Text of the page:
lunch break - MQ: Feb 2021
A feathered creature raced across the green forest floor. It huffed and puffed as it ran. It seemed furious, somehow.
It was in a hurry.
For its own misfortune, for the shortest moment possible it was not looking right at where it was going, it crashed into something. It tanked the impact with its whole face, letting out a loud grunt in a mixture of tones, among the lines of frustration and surprise. Ranka in turn let out a yelp as the strange thing zoomed face first at his foot. He jumped to the side in surprise as the creature ruffled its feathers while getting its act back together, rolling backwards like an overweight raccoon. The light coated rook squinted with a curious, confused expression and leaned closer to it. Suddenly it jumped right back at its feet, forcing the kukuri to back up if he fancied his face in one, intact piece. It growled and huffed, being as terrifying as an angered hedgehog, before bolting off to the direction it was going in the first place. Ranka followed it with his eyes and then glanced at the opposite direction. A sly smile framed his mouth. If that something, whatever it was, was in such an unbelievable hurry, it surely had to have something tasty stashed away. Ranka leaned forward to catch a scent - and lo and behold, there was a trail of a faint smell. It was perfume like and floral with a hint of citrus.
He followed it. Despite the fact that food was probably the least motivating thing for him. He simply did not eat. He did not have the need to. The rook had his own assumptions as to why, but he wasn’t sure. No one really told him. He was always hungry, but not really enough to actually eat. Nevertheless, sometimes he still did. As for what came after, was always the same; his body rejected any and all food, every single time. Sometimes it was instant, sometimes it took a few hours, but time and time again he would regurgitate all of it, to the very last bite. Sometimes, like today, he felt like defying that certainty. He knew what it would bring, but maybe, just maybe, things would be different this time. One could always hope, at least.
Ranka followed the trail of faintest perfume to an indent, in between two large tree roots. The tree stood tall and proud above its treasures, casting a dim, slightly greenish light from its sprigs. The indent was covered with fresh, green leaves, with drier ones framing its rim. They had been placed with care, most probably one by one. Despite the time and effort taken with it, it looked makeshift - but it was quite clearly a nest. Carefully the kukuri bent over it and gently brushed the leaves away with his hand. Underneath peaked a nearly pitch black egg, then another. The rook lost count on the third. Countless eggs - kukuri eggs - sat pretty and proper on a bed made of dry and fresh tree leaves. They were arranged in neat rows, one after the other. However, for kukuri eggs, they were small. Very small, even. Softly Ranka picked one up into his hand. He propped it up between his fingers and rotated his hand from the wrist. The light from above the treetops was sucked right into the small, shallow cavities of the egg’s surface. It reflected only a small amount of light from patches that had been rubbed smooth and clean. The rook frowned. People call them miniatures, he wondered. It was the only explanation he had for such small eggs. They were clearly kukuri eggs - no other creature laid such as these. He had seen very small kukuris before, that were clearly not pups, nor adolescent. Especially the aerial kind of those often hostile, small things were obnoxious like huge, black, fat flies buzzing around a pile of feces. Ranka turned up his nose as he turned the egg again in his hand. It was intact. Its shell had no cracks or pieces broken off. The only parts that were not probably supposed to be there, were the patches of shell with an unnaturally smooth surface. Probably from friction.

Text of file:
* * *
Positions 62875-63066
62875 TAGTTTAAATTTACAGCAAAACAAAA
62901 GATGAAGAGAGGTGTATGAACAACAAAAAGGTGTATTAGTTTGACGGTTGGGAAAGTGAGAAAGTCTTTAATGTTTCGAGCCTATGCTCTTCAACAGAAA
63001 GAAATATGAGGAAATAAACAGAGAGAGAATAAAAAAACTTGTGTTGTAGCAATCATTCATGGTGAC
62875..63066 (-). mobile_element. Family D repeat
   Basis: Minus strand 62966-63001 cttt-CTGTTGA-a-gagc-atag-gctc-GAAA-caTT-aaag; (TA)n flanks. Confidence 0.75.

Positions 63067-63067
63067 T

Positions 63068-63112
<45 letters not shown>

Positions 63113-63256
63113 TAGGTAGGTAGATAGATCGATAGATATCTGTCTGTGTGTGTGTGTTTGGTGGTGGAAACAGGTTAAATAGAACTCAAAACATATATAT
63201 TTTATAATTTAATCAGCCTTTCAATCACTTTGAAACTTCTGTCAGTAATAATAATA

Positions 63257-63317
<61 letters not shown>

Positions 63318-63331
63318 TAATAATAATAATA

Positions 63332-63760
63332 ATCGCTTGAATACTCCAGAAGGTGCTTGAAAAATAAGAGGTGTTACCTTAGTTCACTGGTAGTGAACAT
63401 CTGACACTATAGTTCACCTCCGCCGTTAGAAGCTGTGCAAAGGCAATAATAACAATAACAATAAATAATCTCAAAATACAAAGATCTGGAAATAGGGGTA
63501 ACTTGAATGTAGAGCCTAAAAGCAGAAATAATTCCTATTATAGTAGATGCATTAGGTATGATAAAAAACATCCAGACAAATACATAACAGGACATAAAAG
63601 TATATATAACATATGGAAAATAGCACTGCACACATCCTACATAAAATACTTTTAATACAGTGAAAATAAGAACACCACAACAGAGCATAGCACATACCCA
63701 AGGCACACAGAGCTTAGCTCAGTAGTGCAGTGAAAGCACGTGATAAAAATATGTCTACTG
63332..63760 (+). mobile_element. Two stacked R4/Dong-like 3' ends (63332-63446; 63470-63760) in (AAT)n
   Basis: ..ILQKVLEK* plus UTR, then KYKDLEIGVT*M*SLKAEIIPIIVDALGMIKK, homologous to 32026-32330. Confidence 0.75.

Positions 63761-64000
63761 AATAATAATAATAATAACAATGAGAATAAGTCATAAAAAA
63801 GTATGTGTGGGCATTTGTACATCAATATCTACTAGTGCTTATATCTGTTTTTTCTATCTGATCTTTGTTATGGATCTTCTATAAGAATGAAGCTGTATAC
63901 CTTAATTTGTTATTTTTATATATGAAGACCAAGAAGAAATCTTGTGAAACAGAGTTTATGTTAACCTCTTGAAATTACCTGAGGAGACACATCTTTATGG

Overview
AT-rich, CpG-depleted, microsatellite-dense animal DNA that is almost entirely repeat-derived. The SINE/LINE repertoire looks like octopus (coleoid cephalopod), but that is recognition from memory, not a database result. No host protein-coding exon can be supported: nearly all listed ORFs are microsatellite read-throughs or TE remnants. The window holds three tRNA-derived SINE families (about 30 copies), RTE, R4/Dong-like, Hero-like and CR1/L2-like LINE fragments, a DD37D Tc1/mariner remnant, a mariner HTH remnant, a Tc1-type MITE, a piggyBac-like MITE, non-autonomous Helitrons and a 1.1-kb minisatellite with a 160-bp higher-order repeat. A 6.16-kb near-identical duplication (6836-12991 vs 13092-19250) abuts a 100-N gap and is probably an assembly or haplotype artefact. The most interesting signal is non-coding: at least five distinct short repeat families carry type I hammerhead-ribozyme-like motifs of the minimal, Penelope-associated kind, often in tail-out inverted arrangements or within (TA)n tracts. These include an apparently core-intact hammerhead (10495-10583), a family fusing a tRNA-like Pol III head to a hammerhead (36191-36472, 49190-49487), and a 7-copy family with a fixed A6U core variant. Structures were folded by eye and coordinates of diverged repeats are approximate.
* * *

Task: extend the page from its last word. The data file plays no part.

Suddenly a loud rustle drew Ranka’s attention. He hastily set the egg down back to the nest and turned on his heels. He could hear an ominous growl from a bush only a few steps away. He saw the strange, feathered creature again. Almost howling it leaped from the bush, snarling and baring its teeth at the kukuri. It tried to grasp onto the rook’s face, but landed flat on the ground as Ranka dodged its weak attempt. For a moment it lied on the ground before sitting up. It rubbed its face with its wings, seemingly in pain. The kukuri inspected it with his stare.
“Can I help you?” He inquired, part playfully, part concerned. The creature turned to him and snarled, before starting to scurry around the makeshift nest. It picked the eggs up and stuffed them one by one into its pouch, as Ranka watched it scamper with his head tilted. He straightened his posture.
“Wait, what are you-”, the kukuri muttered, but did not have time to finish his sentence. The creature ran between his legs and as Ranka turned around, it was nowhere to be seen. The rook scratched the side of his neck. This would come back to bite him, wouldn’t it?
You found the place where the burglar had collected their stolen eggs! You wouldn't allow it to steal them again! You rush home to bring a small chart with you, to transport the eggs home in one piece. Hopefully you would return before the burglar notices anything.